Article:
Last month, I found myself staying with a nomad family in a traditional yurt (‘ger’), 300km West of Ulaanbaatar, Mongolia, staring at the overwhelmingly star-filled night sky.
Just about six months ago, Trade Finance Global reached out to a variety of trade finance experts to help answer some questions we had about the industry. Like always, our friends across the industry came through and provided us with some detailed thoughts on the ins and outs of the trade finance world.
Correspondent banking is a cornerstone of international finance, offering a critical conduit for transnational transactions and financial services. But as with any large, intricate and partially opaque financial system that relies on mutual trust, it is also a prime target for illicit exploitation, particularly money laundering.
Globalisation is not dead, contrary to recent claims. Nowhere is this more evident than in global trade, where high-growth trade corridors in Asia, Africa and the Middle East are set to outpace the global average by up to four percentage points.
Trade finance plays a vital role in global economic activities, facilitating the movement of goods and services across borders.
In a bid to enhance access to trade for micro, small, and medium-sized businesses (MSMEs), the World Trade Board has recently launched the ‘Financial Inclusion in Trade Roadmap’. The roadmap, developed through collaboration with major industry bodies and international stakeholders, seeks to address the challenges faced by MSMEs to accelerate their participation in global trade.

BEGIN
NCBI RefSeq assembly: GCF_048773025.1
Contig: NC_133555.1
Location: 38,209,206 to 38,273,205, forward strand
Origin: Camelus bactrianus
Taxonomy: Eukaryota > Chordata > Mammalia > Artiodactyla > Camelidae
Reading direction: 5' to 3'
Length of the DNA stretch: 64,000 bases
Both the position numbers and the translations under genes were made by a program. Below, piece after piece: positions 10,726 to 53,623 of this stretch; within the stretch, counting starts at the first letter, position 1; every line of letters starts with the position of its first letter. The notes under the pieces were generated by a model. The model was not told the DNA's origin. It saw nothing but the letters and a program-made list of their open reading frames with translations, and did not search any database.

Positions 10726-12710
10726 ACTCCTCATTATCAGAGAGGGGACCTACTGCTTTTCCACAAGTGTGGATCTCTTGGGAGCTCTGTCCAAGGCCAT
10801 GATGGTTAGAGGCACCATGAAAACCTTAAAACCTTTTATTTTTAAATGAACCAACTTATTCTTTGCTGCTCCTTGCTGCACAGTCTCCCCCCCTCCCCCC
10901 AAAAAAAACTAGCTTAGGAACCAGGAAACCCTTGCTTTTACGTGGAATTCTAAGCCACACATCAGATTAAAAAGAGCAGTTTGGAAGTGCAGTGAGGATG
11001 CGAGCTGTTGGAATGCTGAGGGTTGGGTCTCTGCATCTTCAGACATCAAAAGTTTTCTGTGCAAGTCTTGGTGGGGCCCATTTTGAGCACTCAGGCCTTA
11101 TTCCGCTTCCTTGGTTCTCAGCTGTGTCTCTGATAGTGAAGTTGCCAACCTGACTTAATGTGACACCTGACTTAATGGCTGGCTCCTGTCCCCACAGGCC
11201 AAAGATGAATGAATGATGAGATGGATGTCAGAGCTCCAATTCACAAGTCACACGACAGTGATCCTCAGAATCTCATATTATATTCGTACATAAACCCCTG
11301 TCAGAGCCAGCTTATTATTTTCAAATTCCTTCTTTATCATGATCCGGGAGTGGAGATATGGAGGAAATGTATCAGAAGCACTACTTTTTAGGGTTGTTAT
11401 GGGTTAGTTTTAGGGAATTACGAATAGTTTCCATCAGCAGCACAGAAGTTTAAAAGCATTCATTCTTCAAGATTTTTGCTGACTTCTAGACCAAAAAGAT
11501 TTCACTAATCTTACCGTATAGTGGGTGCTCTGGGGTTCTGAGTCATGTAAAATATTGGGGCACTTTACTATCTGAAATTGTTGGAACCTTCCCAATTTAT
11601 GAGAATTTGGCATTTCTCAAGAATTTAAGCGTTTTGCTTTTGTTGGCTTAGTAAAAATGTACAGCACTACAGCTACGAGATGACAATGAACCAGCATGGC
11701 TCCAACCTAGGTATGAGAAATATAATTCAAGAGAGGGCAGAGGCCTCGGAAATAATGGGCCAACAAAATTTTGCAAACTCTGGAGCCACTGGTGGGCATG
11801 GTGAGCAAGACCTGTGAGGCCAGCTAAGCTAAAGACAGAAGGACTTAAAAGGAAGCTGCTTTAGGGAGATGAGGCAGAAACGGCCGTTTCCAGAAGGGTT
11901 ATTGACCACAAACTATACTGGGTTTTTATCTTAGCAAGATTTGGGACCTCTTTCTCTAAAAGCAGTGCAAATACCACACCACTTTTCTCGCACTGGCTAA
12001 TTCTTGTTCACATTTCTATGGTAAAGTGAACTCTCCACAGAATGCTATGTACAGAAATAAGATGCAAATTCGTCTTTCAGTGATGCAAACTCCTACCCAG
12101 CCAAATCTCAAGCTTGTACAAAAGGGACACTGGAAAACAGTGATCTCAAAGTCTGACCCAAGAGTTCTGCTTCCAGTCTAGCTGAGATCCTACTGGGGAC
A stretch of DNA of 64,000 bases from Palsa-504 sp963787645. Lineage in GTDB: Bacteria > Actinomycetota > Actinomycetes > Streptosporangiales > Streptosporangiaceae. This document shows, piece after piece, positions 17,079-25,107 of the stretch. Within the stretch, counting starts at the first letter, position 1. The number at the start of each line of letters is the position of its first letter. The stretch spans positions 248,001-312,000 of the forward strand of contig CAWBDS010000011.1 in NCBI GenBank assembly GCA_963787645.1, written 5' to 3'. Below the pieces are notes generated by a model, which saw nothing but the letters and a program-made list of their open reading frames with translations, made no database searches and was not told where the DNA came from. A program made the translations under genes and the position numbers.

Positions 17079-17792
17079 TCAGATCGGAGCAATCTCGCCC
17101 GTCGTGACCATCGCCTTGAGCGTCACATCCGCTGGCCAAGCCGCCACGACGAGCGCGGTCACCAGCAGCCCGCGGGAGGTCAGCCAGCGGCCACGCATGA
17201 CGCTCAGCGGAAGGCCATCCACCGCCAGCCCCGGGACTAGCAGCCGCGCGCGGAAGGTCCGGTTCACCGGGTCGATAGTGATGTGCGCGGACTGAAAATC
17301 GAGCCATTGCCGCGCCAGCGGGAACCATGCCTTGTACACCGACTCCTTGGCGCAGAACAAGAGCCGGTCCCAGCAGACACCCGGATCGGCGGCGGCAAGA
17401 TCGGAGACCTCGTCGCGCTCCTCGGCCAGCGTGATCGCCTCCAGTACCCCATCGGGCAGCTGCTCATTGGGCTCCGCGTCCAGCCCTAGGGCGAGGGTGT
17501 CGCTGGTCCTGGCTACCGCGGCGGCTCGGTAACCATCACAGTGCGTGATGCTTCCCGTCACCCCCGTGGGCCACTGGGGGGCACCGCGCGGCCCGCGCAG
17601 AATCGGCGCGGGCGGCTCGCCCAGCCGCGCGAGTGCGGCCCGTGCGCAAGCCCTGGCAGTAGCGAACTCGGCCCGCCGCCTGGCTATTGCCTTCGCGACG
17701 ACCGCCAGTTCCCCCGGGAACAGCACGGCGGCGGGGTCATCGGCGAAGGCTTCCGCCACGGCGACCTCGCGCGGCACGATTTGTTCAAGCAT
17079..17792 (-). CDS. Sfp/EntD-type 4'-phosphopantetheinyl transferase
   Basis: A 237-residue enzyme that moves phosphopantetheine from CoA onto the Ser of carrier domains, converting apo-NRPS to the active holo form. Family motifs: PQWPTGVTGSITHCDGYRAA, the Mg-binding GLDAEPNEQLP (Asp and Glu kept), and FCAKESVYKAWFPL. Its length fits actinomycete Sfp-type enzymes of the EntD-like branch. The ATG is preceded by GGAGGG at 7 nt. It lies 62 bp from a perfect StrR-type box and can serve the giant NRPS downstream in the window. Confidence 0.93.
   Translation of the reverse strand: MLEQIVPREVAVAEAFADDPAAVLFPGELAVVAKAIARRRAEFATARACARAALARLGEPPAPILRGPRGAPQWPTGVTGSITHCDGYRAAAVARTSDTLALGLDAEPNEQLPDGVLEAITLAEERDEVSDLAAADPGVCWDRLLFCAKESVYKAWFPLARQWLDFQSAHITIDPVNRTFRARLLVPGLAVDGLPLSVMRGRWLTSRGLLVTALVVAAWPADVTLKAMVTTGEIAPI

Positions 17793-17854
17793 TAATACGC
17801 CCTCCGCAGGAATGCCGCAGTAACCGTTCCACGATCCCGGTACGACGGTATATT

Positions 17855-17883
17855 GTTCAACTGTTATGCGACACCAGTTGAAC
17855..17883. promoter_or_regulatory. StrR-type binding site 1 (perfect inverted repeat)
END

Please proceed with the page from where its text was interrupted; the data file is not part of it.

With the disruption of the global value chains stemming from COVID-19 and the war in Ukraine, Central and Eastern European (CEE) trades are finding themselves in a new business reality. While trade with East Asia is a well-established import region, new primary export destinations are emerging for exporters in Central and Eastern Europe (CEE). With the Russian full-scale invasion of Ukraine, the main export markets outside the EU for the CEE companies, Russia, Ukraine and Belarus, were closed or significantly constrained.
The potential impact of the UK’s incoming Electronic Trade Documents Bill goes far beyond a boost to the country’s trade prospects. By enshrining in law that a digital document is equivalent to physical paper, the reform means that counterparties can issue and process documents electronically by default, – and with UK law acting as the basis for trade transactions across much of the world, the opportunity for transformation is unprecedented.
The ICC has unveiled eUCP Version 2.1, an alignment of the eUCP with the UNCITRAL MLETR
At ICC Austria’s Trade Finance Week, Trade Finance Global spoke with Isaac Mahanke, group head for traditional trade products at Standard Bank, to shed light on the prevalence and advantages of demand guarantees in Africa.
In this article, EBRD’s Ralph De Haas and Rudolf Putz talks about ways to improve regulatory compliance for trade finance and correspondent banking.
Though international trade is a complicated industry, there is one truth that is simple: the world runs on finance. There is a mind-boggling amount of capital floating around the globe. However, access to this financing has proven difficult for many companies and countries.
As an observer at the World Export Development Forum (WEDF) 2023, where Trade Finance Global (TFG) was a media partner, TFG had the opportunity to discuss these challenges and prospects with local and international delegates.
Like every aspect of the financial services industry, the correspondent banking world has changed a great deal over recent years due to technology, regulatory regimes, and risk management.
Central Asia is becoming increasingly attractive to investors. It has abundant natural resources and is strategically located, leading to its reputation as a region with untapped economic potential.